Fairytale in Racing: Not Just Another Princess

When Caitlin Siem set out for Michigan Speedway that June morning, she only knew that she was going to go meet Nathalie Bijeau with BJ McLeod Motorsports. Riding a tornado for the next two months was not on her list of “to dos” for the summer. As with all great adventures, the main character never knows what is in store.

Her next race would come at Indianapolis Motor Speedway, the most historic of tracks in this great nation. A complicated weekend with XFINITY and Cup series competition challenges the most seasoned of all NASCAR veterans. Through the hustle and bustle Caitlin found calm and serenity that enabled her to do her job, to put her nose to the grindstone and learn all she could.

“I definitely bonded with some of my team members right away. They didn’t make me feel unwelcome in any way and I felt like a part of the team even though, at that point, I thought this was a temporary endeavor. In a way, I felt comfortable. The race weekend was so unbearably hot (Honestly, Indianapolis in July does not play well with others) and you have to walk what feels like hundreds of miles to get anywhere inside that speedway (I’m being a little dramatic). But none of that seemed to matter. I mean, it did on some scale because there was never a moment I wasn’t sweating, but I was with the team and it felt so right. When the team left after the race Saturday (I was sticking around for the Cup race Sunday), I felt like a piece of me was missing. I’m pretty good about not feeling lonely, but I did that night.”

As quickly as the IMS weekend ended, Iowa Speedway began. With just two days to do laundry, reload, and prepare she was tested. She let up from her home in Michigan to continue chasing her dream. Pinching pennies and working on borrowed time, determination pushed her forward through a great weekend at the stand alone event in Iowa.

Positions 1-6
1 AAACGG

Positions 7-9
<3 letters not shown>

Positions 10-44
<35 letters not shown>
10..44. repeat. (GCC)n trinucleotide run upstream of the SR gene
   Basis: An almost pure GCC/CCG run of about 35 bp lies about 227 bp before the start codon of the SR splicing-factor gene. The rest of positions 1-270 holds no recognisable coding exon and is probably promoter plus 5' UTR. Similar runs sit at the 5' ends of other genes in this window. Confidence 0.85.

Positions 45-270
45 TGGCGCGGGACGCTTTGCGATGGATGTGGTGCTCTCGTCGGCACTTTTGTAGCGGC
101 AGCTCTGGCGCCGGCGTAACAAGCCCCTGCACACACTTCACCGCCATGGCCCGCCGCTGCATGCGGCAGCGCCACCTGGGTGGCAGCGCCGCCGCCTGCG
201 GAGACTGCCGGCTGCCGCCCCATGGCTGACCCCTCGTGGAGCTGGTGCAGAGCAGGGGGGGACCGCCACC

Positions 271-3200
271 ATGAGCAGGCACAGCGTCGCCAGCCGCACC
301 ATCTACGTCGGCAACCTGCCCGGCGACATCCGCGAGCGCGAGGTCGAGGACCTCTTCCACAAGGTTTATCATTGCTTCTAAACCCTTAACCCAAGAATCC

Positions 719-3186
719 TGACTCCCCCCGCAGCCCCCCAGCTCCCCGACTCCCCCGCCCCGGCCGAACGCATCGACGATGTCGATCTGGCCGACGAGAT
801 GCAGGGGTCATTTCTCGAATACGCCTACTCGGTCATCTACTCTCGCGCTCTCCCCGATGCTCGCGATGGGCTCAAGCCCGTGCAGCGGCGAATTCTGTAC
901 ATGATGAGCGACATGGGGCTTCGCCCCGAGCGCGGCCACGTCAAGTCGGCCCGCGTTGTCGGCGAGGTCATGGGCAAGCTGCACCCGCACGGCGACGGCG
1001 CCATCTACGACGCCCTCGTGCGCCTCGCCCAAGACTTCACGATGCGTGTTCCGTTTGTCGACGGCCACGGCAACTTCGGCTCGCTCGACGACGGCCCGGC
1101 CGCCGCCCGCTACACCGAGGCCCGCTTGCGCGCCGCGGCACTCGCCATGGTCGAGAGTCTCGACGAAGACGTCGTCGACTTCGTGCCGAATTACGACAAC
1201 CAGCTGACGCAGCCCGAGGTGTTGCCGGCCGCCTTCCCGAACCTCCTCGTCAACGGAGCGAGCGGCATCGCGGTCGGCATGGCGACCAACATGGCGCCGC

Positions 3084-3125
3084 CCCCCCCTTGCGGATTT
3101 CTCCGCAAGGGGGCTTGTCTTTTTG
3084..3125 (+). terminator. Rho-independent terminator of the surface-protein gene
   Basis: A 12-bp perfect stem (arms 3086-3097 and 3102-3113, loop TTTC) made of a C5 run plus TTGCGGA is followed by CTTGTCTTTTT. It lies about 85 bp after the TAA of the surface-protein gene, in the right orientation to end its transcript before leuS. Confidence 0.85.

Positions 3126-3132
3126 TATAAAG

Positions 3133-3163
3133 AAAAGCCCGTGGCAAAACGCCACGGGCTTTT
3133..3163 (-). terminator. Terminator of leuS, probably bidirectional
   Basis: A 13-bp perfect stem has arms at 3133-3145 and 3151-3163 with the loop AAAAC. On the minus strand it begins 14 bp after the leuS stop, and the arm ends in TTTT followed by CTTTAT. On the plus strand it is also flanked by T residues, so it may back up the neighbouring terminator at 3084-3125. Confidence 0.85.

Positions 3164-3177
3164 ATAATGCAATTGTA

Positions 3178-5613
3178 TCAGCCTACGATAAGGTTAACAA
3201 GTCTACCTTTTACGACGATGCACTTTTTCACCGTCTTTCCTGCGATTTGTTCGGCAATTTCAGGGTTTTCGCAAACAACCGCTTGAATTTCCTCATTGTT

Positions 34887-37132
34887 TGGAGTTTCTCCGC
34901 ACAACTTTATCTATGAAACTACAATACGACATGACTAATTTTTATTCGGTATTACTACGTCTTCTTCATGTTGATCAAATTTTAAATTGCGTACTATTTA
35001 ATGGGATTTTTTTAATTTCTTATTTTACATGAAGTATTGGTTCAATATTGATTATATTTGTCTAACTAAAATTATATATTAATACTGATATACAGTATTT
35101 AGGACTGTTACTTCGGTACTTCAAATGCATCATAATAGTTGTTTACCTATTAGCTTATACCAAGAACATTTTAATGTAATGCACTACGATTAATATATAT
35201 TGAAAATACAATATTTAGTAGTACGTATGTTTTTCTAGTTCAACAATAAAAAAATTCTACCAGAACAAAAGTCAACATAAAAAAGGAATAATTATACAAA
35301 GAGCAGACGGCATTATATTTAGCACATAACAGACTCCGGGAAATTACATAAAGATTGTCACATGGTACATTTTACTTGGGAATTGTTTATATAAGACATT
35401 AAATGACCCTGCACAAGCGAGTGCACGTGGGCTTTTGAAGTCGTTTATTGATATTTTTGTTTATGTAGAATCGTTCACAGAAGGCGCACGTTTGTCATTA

“Time. My time was so limited. Between work starting back up in August and only being allowed to go to so many races on credentials, my time was running out and it’s all I could think about, it seemed. I’d known this was what I wanted to do for ages, but within one weekend working with the team, I knew they were the crew I wanted to be with. It was like love at first sight, but with a race team I wanted to work with. When I left Iowa, there was only one more race left for me if I wasn’t hired in. Imagine reaching your dream, something you’ve wanted since you were a kid, but knowing there was a deadline to it. It was like looking into a black hole where my future was.”

Caitlin had a clock ticking. August 21 was coming quick, the date meant she would have to return to her life in a school library. Though she is a writer and loves books and loves the library, it was far from her dream. A dream 15 years in the making was at grasp and she knew she had to make things happen.

“I loved working at the library, I loved the staff and the students there. Writing and books are a huge part of my life. But it wasn’t racing, it wasn’t NASCAR, it wasn’t my dream. It wasn’t so much my feelings toward going back to the library as it was the thought of losing my dream. I honestly think I would have been completely miserable. I would’ve bounced back at some point, I wouldn’t have given up on my dream if I had to walk away from BJMM after four races with them. The recovery time would have been a long one though. My dad half-joked that I would have been impossible to deal with if I had to go back to the library. And he was probably right. I think I wouldn’t have been all there come August 21.”

Her first objective was finding a caterer for Watkin’s Glen International. This combined with preparing sample paperwork and all while she had just 3 days to get home and back on the road.

Life on the road quickly became a series of stops to do work, make calls, visit friends. As the days ticked down she learned she had to get a “Yes” from two different people if she was to join a team, join the crew, and live the dream she had been chasing.